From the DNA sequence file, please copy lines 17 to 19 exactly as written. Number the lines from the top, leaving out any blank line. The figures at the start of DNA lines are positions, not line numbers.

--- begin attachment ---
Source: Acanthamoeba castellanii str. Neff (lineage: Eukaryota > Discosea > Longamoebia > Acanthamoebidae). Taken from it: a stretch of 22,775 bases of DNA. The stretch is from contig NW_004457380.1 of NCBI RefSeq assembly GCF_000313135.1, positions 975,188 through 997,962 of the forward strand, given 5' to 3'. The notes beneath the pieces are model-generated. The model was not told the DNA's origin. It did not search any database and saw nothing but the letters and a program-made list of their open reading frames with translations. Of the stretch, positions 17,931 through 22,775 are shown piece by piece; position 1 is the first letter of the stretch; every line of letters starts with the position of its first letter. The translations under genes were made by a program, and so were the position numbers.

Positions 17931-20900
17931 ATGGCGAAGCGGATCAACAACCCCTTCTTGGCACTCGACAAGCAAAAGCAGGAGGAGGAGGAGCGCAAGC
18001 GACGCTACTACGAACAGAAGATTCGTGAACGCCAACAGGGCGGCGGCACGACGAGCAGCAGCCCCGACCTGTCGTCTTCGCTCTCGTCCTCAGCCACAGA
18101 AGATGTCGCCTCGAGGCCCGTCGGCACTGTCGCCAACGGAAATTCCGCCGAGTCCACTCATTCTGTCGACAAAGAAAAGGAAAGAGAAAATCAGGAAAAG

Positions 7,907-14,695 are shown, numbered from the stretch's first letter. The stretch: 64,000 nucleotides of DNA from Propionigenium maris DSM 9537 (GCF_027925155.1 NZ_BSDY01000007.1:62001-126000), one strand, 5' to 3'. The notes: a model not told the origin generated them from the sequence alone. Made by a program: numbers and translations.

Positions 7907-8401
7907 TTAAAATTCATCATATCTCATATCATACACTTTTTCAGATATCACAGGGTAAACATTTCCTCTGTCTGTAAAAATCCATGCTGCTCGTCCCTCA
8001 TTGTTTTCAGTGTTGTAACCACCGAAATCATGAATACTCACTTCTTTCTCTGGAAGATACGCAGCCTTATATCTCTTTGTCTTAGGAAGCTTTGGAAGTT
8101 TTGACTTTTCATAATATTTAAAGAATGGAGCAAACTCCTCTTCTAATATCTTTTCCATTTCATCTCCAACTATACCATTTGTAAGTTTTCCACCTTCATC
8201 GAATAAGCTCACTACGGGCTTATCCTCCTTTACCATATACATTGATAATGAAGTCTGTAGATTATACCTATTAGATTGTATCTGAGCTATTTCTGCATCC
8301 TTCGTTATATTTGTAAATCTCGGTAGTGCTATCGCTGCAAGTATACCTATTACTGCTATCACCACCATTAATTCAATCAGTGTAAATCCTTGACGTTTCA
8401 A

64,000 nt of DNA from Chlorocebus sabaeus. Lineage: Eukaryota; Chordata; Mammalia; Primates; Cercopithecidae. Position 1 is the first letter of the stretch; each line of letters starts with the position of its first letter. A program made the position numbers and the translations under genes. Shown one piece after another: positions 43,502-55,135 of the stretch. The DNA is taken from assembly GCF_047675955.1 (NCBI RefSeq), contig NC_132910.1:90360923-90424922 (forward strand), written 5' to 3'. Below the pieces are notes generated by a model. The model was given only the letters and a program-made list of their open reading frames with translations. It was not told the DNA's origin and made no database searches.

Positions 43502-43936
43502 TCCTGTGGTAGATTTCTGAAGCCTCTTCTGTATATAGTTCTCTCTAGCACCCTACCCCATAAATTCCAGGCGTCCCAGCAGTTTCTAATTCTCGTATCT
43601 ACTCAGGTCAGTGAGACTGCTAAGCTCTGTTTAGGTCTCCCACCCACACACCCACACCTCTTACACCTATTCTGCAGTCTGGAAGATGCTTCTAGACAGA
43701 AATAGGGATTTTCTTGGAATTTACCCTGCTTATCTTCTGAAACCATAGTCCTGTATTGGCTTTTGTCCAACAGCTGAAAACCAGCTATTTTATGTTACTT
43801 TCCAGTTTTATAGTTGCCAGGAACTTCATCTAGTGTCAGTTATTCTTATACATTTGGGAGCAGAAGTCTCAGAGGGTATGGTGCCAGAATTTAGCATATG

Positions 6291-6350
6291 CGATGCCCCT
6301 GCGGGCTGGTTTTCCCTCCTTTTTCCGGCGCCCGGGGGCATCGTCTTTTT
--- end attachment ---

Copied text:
43601 ACTCAGGTCAGTGAGACTGCTAAGCTCTGTTTAGGTCTCCCACCCACACACCCACACCTCTTACACCTATTCTGCAGTCTGGAAGATGCTTCTAGACAGA
43701 AATAGGGATTTTCTTGGAATTTACCCTGCTTATCTTCTGAAACCATAGTCCTGTATTGGCTTTTGTCCAACAGCTGAAAACCAGCTATTTTATGTTACTT
43801 TCCAGTTTTATAGTTGCCAGGAACTTCATCTAGTGTCAGTTATTCTTATACATTTGGGAGCAGAAGTCTCAGAGGGTATGGTGCCAGAATTTAGCATATG